Step 66 – It’s All About Priorities

I know a guy in NY who doesn’t like to spend money on a cup of coffee. He doesn’t understand why anyone would spend $6 on a cup of coffee when you can pay $15 for a whole bag. But at the same time, he has five very expensive bikes that he keeps in a separate room in his expensive apartment in Manhattan. And he never questioned those purchases. On the other hand, there are people here who would spend $6 on a cup of coffee, but they’re fine with one $20 bike.

Examples like that made me think. And I came to this conclusion: I don’t think you should explain your choices to anyone anymore. Because I recently realized that most of the people I talk to look at me mostly through the lens of… themselves (which is pretty obvious when you think of it; I probably still do the same with them). And every time you say something about your life or your specific decision, they start thinking about it through their situation, their beliefs, standards, and priorities. And it all starts with small things – like choosing a coffee or a bag, and ends with big ones: what kind of place do you live in / what’s your job / what would you want to do with your body after you die, etc.

So if you say: “I just bought a $5,000 bag”, you will get different reactions depending on who are you talking to. Some will say: “Oh lord, I would never spend that much money on a bag!” (thinking of their income/ attitude towards fashion/ expenses that are ahead of them/ debt they’re in). Some will say: “That’s a bargain!” (thinking of the fact that they spend way more on similar stuff on a daily basis / their bank account/ their love towards fashion). You might also get another response: “What?” (from people who didn’t even know that bags can be that expensive) or “Really?” (from people who completely don’t understand the need for a bag that costs more than $20). Or you could get a “Lucky you” (from those who dream of affording stuff like that), or perhaps: “Bitch!” (from those who think that it might take them years to buy something like that). Each of them, before they expressed their feelings towards that purchase, went through their situation in their head first, and they judged you through their current situation. And I’m talking only about a bag. And it happens with every choice in your life.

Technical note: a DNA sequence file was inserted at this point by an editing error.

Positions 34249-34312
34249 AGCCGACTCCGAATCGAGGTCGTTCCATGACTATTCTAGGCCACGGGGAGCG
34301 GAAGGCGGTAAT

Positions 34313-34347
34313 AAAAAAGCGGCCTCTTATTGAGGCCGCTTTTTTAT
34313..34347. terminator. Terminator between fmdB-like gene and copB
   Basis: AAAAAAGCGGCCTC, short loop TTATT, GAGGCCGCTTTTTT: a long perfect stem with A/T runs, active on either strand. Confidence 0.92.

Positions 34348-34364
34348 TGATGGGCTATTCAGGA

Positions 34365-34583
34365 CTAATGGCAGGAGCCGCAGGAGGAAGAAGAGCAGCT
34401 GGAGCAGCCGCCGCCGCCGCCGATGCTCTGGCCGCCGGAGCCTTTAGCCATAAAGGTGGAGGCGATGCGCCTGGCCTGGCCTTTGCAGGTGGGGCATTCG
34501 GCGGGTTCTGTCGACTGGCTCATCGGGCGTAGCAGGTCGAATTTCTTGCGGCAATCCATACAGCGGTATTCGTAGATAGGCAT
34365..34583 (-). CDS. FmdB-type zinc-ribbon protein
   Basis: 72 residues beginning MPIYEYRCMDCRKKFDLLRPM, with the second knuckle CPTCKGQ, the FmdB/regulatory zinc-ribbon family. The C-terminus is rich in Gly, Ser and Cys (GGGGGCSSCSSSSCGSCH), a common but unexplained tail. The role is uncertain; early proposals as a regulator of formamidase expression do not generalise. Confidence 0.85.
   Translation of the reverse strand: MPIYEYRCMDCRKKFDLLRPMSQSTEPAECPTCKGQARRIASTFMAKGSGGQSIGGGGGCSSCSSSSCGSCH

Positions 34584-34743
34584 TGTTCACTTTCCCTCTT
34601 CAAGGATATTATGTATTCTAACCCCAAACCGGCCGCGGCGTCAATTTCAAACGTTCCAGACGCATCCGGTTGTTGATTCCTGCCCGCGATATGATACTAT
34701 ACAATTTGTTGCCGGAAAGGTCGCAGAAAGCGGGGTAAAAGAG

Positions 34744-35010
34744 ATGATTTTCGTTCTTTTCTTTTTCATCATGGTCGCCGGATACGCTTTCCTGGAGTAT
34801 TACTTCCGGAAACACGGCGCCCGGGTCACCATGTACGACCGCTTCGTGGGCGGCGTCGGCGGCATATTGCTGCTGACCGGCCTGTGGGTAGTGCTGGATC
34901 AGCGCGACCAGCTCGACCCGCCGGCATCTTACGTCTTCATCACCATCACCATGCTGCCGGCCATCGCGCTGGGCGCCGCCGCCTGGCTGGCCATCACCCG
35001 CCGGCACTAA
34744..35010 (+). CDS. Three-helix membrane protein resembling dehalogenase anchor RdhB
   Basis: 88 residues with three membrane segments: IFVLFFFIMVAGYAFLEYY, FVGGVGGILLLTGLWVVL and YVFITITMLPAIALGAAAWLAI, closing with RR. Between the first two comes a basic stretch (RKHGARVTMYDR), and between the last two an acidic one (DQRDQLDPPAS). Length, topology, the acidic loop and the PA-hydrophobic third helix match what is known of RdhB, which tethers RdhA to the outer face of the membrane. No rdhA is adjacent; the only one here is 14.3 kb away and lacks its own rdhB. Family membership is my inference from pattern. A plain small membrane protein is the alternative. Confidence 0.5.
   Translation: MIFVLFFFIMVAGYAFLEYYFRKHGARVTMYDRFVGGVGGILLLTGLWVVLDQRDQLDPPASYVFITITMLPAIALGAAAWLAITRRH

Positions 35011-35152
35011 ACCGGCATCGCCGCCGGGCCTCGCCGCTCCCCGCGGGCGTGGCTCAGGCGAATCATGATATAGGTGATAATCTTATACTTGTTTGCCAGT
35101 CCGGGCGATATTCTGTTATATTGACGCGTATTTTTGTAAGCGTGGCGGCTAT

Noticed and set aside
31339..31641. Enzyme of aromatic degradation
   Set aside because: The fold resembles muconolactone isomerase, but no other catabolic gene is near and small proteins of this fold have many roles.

If I say: “I broke up with Chris”, I would get mixed reactions too. From: “Good for you, girl!” to “Are you fucking crazy?”, because people look at Chris and the way he treated me from the perspective of their relationships, the way they’re treated by their partner, their standards and their needs. For some people, he was an angel, because he didn’t beat me up, didn’t do drugs and brought money home. For some other people, he was a loser because he didn’t get the promotion, he had the same car for the last 20 years and he wasn’t that good looking on the top of that (btw – I’ve never been with Chris:) Reaction depends on what my friends had gone through. 

After I started noticing that, I told myself that there is no point in explaining my choices anymore. Because the chances that someone is going through the same things I am, have similar needs and beliefs are so very little. And the chances that they’d not get me anyway are just huge. And it’s not entirely their fault. We just have a different belief system and different mindsets. I was talking to a guy not long time ago and he questioned my choice that was very important and difficult to me and it’s the first time in my life when I thought: “How dare you judge me? How dare you question my decision?”. I remember thinking: You’re not me, you didn’t have my life, we didn’t go through the same things (we clearly didn’t), so what makes you think that you have the right to say things like that? I won’t change my mind because YOU would do it differently. It’s YOU (with your core of beliefs), not ME. YOU. So hold on to your standards and I will stick to mine.  I’m not that stubborn anymore so I might change my mind about something, but it’ll be only because MINE mindset /standards/ life changed, not because someone would do it differently. I won’t question my choice just because they didn’t like it.

As I said at the beginning: it all comes down to our priorities. We all make our choices and look at each other through our own priorities. So don’t get confused. Don’t confuse someone’s else priorities with yours. And before you make a choice, ask yourself: is it MY decision, or is it a decision I think THEY want me to make.